Corydalis decipiens is a large flowered relative of Corydalis solida. It has those familiar light purple flowers which are generously displayed above the soft ferny foliage typical of the tuberous Corydalis.
The name and origin of this plant are a slight mystery, although it’s possible that obsessing over names makes no difference whatsoever to the plant, or it’s growing habits. The situation is as follows: Corydalis decipiens has existed as a name since 1854. However, the taxonomical powers-that-be list ‘decipiens’ as a synonym for Corydalis pumila. To add to this, it has been suggested that whatever it’s name is. it may well be a subspecies of Corydalis solida anyway. As far as I can tell, it is likely that it is a hybrid of probable horticultural origin.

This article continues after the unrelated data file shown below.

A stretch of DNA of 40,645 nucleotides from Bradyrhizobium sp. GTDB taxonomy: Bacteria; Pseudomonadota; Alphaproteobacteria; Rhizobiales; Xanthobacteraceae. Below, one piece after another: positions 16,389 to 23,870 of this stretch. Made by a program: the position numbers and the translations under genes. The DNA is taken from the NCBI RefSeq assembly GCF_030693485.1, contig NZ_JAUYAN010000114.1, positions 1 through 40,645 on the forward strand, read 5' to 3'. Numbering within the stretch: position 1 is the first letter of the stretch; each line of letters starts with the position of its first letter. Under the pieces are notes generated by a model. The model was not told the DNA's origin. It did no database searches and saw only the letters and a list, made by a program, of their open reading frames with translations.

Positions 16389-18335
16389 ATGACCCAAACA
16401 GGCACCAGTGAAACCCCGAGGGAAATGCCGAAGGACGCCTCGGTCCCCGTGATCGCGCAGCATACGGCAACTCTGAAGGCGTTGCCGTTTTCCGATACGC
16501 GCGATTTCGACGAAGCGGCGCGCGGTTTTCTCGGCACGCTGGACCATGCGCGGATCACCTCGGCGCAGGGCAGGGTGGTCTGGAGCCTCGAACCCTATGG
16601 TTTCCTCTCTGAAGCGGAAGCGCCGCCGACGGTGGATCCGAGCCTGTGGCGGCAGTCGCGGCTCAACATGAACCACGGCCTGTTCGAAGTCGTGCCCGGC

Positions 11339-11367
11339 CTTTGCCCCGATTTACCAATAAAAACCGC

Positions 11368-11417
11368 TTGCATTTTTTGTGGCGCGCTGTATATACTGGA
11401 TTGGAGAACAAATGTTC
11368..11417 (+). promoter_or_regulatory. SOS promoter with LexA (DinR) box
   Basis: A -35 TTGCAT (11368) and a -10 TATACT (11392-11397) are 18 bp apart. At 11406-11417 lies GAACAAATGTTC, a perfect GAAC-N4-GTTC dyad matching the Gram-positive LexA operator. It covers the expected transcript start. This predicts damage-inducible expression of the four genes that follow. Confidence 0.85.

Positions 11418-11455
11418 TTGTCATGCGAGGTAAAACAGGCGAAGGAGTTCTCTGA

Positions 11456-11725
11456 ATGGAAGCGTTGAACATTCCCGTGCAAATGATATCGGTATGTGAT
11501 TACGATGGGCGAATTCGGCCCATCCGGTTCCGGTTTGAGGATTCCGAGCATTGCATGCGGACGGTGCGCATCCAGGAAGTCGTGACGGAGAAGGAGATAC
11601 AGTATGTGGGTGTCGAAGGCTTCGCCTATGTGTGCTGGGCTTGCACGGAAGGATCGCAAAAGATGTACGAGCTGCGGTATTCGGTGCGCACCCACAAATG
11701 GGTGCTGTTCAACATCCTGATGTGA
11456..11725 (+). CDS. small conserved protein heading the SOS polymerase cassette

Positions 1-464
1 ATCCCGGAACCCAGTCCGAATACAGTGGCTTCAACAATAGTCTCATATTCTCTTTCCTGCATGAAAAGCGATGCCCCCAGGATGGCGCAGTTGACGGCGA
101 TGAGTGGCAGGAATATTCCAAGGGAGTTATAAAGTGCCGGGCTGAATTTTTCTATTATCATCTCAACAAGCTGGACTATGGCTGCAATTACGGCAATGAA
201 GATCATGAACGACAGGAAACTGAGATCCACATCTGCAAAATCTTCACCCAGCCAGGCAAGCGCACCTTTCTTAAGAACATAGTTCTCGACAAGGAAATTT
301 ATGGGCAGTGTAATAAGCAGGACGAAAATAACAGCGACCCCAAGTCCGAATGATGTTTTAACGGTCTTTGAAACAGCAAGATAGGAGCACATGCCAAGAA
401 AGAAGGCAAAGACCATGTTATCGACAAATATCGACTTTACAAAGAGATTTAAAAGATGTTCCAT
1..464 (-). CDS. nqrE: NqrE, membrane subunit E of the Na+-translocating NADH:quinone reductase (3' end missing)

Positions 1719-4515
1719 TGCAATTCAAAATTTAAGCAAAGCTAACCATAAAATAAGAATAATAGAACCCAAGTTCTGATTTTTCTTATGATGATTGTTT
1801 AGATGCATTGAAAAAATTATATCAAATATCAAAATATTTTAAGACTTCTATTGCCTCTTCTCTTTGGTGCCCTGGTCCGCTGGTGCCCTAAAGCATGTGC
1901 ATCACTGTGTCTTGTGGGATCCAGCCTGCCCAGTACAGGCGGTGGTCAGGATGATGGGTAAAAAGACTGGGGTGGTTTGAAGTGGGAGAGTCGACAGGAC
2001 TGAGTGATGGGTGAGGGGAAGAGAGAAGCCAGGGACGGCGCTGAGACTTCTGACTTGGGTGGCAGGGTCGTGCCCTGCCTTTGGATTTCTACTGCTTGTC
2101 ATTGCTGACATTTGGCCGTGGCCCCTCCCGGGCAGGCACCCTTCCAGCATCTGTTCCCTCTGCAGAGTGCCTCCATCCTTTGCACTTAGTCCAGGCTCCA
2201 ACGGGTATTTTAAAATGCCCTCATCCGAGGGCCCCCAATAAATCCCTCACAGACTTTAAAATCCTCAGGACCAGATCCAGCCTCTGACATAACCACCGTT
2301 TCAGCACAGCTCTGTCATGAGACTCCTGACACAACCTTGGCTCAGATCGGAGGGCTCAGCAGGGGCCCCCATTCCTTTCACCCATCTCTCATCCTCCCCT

Corydalis decipiens (or whatever you choose to call it) may be a conundrum to the Corydalis collectors amongst us, but when we descend from our ivory tower and get involved in the more down to earth process of growing the thing, the matter becomes a little more straight forward. It is a spring flowering, tuberous plant, like the better known Corydalis solida. It grows best in a woodland-like environment, but is robust enough to cope with a little variation on that theme.
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The fact that Corydalis decipiens has been around in the horticultural trade for so long speaks to both it’s ease of growing, and of propagation. It doesn’t set much fertile seed, but the tubers multiply quickly. This means it provides a large clump of soft purple flowers every spring, with little effort on the gardener’s part.